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He didn’t stop until he found the head unicorn. He related that he had touched a small human before he realized the rain had stopped. He admitted that she had seen him.

The head unicorn called a council with the elders. They all agreed that the herd was in grave danger. They knew what had happened to the leprechauns. The humans wouldn’t stop hunting until they found the unicorns. The herd disappeared deep into the highlands; to where the humans couldn’t go.

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In the meantime, the children had brought the girl’s mother to her. The girl was sitting up and was very excited. She started talking about the unicorn. How beautiful it was and how she had almost touched it. She was sure she had been cured by the unicorn’s horn.

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Her mother told her to calm down. She examined the bump on the girl’s head and the dried blood. Remembering that the girl had been unconscious, she asked the other children if they had seen the unicorn. One said that maybe he had gotten there after they left.

Being a practical sort, the mother didn’t believe in unicorns. With no proof, she concluded that it had been a dream. The children believed, but there was never another unicorn sighting.

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A faerie told the unicorns the good news, but they liked their new home and never returned.

So if you’re ever deep in the Scottish highlands at the end of a storm and think you see the flash of a white horn . . .

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14

Cat Forum: Interview with Abby

Snoops and Kommando Kitty here. We have a special treat for you today. We are interviewing Abby. She is a dog who owns a human Cat knows. We weren’t sure what to expect.

(Remember: If it looks like this, we are talking to each other)

Kommando: I have never met a dog.

Snoops: My only experience was in the shelter I lived in for a little while before I found my forever home here. I really didn’t like the dogs there. They smelled weird and barked all the time. Apparently they smell better when they live with a human. I don’t know about the barking.

 

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We’ve never had a dog on here before. How do you feel about cats?

I’m excited to be the first dog on here, thank you for inviting me. As for cats, I’m not sure what a cat is. I’ve never met one. If they are smaller than me, I’m OK with them.

(Wow. Her mom sure has let her lead a sheltered life. She has no idea how pawsome we are.)

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How many humans do you live with? Which one do you own?

I live with my adopted Mom and her family. There are two big humans who I don’t get along with. When I was a baby I did my business on their bed. I was sorry but I didn’t know any better. (sometimes I poop in their shoes now cause I know they don’t like me….I’m not sorry)…..There are a bunch of little humans that I love though so it’s OK. They love me and leave snacks for me all over the house. I love to run around sniffing until I find them. I’ve heard they have a game called hide and seek, maybe that’s what it is.

Anyway, my Mom and I kinda own each other.  I came to live with her after she lost her own Mom, (she went to live somewhere called Heaven, I think it’s over the Rainbow Bridge). We helped each other not be lonely, now I really hate being alone, it makes me sad and I cry.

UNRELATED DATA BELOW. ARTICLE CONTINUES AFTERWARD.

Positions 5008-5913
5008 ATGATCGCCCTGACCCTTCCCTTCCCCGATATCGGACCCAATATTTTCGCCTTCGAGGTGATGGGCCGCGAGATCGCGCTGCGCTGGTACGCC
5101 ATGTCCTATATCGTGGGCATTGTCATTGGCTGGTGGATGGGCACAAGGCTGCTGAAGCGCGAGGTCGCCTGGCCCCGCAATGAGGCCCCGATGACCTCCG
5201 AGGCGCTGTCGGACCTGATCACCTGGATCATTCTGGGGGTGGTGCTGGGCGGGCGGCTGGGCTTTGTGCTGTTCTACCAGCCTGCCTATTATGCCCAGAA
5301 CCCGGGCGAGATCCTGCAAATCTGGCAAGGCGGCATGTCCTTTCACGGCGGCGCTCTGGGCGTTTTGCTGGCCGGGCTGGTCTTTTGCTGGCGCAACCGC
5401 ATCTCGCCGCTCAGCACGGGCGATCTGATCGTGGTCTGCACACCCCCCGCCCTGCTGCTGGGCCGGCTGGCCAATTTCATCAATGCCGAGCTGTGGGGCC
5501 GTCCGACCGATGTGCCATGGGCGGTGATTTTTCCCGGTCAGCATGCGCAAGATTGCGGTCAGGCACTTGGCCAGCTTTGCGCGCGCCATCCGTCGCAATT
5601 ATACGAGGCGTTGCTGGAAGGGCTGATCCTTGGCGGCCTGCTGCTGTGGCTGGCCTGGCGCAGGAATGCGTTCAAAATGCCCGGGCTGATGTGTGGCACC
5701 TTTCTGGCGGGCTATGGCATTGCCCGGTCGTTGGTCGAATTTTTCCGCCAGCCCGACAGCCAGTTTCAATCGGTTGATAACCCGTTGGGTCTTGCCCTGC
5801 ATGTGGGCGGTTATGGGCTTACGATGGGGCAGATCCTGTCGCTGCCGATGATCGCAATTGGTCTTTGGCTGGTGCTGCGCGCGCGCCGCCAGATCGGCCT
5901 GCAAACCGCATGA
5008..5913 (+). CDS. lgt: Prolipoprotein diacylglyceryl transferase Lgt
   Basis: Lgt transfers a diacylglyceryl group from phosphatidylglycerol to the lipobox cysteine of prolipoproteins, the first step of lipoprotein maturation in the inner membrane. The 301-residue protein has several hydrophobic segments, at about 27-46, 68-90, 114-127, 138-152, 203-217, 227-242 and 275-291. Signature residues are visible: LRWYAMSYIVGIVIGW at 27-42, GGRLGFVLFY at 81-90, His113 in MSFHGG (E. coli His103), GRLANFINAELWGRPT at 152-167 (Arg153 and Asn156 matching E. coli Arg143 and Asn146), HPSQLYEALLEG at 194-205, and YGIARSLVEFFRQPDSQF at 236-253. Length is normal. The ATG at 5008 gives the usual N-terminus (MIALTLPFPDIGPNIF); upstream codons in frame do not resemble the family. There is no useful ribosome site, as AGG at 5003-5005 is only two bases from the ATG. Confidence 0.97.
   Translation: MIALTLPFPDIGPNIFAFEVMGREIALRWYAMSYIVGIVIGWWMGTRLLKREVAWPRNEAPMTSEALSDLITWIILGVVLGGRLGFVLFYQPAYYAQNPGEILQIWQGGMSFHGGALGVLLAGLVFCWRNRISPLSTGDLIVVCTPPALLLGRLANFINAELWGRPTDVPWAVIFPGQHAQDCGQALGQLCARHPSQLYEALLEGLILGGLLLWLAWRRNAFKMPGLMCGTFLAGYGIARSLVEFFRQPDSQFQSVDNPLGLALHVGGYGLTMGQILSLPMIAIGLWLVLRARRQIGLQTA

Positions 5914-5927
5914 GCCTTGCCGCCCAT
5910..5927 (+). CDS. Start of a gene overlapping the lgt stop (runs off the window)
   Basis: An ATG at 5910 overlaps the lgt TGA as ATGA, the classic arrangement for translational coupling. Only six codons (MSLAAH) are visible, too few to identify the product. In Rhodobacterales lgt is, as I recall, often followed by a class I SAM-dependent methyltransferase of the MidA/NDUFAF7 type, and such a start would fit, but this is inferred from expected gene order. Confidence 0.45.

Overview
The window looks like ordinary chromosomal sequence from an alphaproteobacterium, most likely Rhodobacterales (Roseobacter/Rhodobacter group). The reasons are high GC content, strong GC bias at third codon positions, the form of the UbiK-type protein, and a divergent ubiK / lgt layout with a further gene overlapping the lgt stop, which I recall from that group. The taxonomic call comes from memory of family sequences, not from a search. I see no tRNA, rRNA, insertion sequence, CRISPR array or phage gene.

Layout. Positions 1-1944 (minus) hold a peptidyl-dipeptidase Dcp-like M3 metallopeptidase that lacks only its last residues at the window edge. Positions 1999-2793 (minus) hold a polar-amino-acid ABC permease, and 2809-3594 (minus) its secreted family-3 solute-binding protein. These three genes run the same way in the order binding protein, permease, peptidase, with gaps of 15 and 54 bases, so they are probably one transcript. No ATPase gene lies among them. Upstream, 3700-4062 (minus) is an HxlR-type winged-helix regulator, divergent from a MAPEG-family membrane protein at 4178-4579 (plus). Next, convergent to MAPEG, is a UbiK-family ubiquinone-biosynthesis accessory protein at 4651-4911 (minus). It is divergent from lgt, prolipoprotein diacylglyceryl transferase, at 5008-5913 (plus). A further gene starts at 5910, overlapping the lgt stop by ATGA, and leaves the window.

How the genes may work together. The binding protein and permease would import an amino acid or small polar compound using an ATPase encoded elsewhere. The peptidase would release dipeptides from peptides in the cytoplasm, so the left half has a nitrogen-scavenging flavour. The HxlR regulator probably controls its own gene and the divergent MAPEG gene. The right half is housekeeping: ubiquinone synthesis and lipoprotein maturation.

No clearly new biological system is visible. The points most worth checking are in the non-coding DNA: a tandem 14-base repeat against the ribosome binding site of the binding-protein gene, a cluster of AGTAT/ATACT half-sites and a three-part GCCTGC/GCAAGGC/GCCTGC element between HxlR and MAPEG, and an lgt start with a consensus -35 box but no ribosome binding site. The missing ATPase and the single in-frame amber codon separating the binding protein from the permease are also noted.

There is another human, his name is Cody, he loves me too and helped keep me company. He moved to another house though. When he visits I get so excited. I love him as much as I love my Mom. He lets me kiss his face until he can’t breathe and he laughs and laughs. I miss him.

(Wow. She sounds just like us. We hate it when all the humans are gone. This Cody person sounds like he could be a cat person. The treats all over the house thing sounds really good. We need to tell Mom.)

What’s your favorite thing to do with your human?

Mom works at night so we sleep a lot. I love to snuggle under the covers and keep her warm. I have sudden bursts of energy and run laps down the long hallway. It makes everyone smile so I like that too.

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(Wow. Sleeping all the time. Maybe we could make her an honorary cat.)

We heard that you moved here from the South. Do you miss it?

I was so little when I came to Michigan that I don’t remember what it was like in the south. I hear it is warm though so maybe that’s why I don’t like the cold wet stuff that always falls around here. Mom says it’s because I’m spoiled. If I am it’s her fault. I just don’t like the feeling when my feet get wet.

(Her mom’s crazy. No one likes that stuff. Especially the slippery kind.)

Do you get to go outside a lot? Can you come back in when you want?

I mostly go outside to do my business, do cats do that too? I have to wait for someone to open the doors for me to come back in. I’m pretty smart but can’t open the doors myself.

When we go out just to play, Mom keeps me on a long leash. Sometimes I escape when the door is open and I get so excited that I run away. I don’t mean to. It just smells so different out there. One time I ran down the road across from our house. It made Mom mad so she went inside the house…That scared me so I started back home. I was so glad to see her when she came back outside that I went right to her when she called me. I wish I could remember to do that every time…she gave me special treats.